The dollar plunged as Republican Donald Trump pulled ahead in critical battleground states in the U.S. presidential race, shocking foreign-exchange traders who had all but priced in a Clinton victory.
A Trump win would be the second major shock to foreign-exchange markets in less than five months after Britons voted in June to exit the European Union. The greenback fell as much as 3.5 percent against the yen, the biggest intraday decline since Brexit, 1.8 percent against the euro and 2 percent against the Swiss franc. Mexico's peso plunged to a record.
A victory for Trump, 70, would spur a sea change in U.S. policies that directly impact the greenback. The real estate magnate has promised to tear up U.S. trade agreements, called China the "grand master" of currency devaluation and argued that a strong dollar damages American competitiveness. He's also accused Fed Chair Janet Yellen of playing politics, saying she's kept rates too low during Obama's tenure, and suggested that he will nominate someone else to lead the central bank once her term expires in 2018.
"This would be the biggest political upset in living memory," said Jeremy Cook, chief economist at London-based World First U.K. Ltd. "The significance is almost unquantifiable."
The dollar fell to 101.94 yen and sank to $1.1242 per euro as of 11:04 p.m. in New York. Overnight implied volatility on the dollar-yen exchange rate climbed to the highest since November 2008.
Markets are now reassessing the likelihood of a Federal Reserve interest-rate increase next month, once a near certainty, as volatility intensifies.
The market-implied chance of a December rate hike plunged to 47 percent, based on U.S. overnight indexed swaps that trade 24 hours a day, compared to 82 percent at 5 p.m. The OIS-derived probability tends to be a few percentage points lower compared to calculations based on fed funds futures.
The U.S. currency has risen since mid-August as signs of faster economic growth and accelerating inflation fueled bets for Fed hikes. The gains follow a two-year, 20 percent rally that abruptly came to a halt this year as policy makers repeatedly scaled back the pace of rate increases amid inconsistent data.
Tighter monetary policy in the U.S. bolsters the allure of American assets — and in turn the greenback — relative to Europe and Japan, where central banks continue to undertake unprecedented stimulus to boost flagging growth and inflation.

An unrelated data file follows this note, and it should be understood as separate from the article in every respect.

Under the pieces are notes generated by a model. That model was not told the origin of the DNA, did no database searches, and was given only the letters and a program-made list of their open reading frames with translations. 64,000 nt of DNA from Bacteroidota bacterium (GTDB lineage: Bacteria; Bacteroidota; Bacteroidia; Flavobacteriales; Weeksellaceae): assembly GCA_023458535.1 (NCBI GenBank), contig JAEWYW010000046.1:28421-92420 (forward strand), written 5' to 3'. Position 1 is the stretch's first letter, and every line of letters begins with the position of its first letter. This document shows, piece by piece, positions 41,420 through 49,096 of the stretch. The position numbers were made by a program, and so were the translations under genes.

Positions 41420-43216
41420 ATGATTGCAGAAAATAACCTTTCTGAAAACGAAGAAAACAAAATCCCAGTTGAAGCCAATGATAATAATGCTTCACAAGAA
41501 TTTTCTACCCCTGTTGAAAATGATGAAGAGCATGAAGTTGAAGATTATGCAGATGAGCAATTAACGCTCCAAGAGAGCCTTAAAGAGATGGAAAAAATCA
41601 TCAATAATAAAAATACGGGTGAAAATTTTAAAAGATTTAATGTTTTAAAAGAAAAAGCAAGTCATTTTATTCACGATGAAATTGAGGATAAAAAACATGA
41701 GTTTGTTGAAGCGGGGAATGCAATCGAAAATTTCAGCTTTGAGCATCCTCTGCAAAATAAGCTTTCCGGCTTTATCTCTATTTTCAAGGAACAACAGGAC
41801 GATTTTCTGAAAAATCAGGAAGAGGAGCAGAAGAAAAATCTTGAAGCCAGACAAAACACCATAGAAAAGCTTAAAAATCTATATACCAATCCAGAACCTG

The Mexican peso plunged as much as 11 percent to 20.37 per dollar. The move was expected by market analysts who saw the currency as a barometer for the election, rallying when Clinton advanced in the polls and falling when Trump gained ground.
Trump's rhetoric has weighed on the peso in recent months as traders saw the country's economy as particularly vulnerable to proposals such as building a wall on America's southern border, seizing Mexican workers' remittances and renegotiating the North American Free Trade Agreement.
Canada's dollar tumbled. The nation's two-way trade in goods and services with the U.S. has surged since the accord between Canada, the U.S. and Mexico came into force in 1994. The U.S. is Canada's largest foreign market, buying about C$400 billion, or about 73 percent, of the country's exports last year, data compiled by Bloomberg show.
"The Bank of Canada is monitoring the U.S. election as an event risk considering the uncertainty it would bring to business investment in Canada and in the U.S.," Bipan Rai, a senior foreign-exchange and macro strategist at Canadian Imperial Bank of Commerce in Toronto, said before the election. "We can't rule out the potential for further action from the BOC in the next couple of months," he said, referring to a potential rate cut.
South Korea's won and South Africa's rand also tumbled.
Trump has locked up key battleground states Florida, Ohio and North Carolina. The aggregator RealClearPolitics deemed all three states "toss ups."
"Trump is not a politician, he hasn't been in the political arena making laws — he's more of an unknown quantity," said Sinead Colton, San Francisco-based head of investment strategy at Mellon Capital Management Corp., before the election. His victory "certainly hasn't been priced in by markets."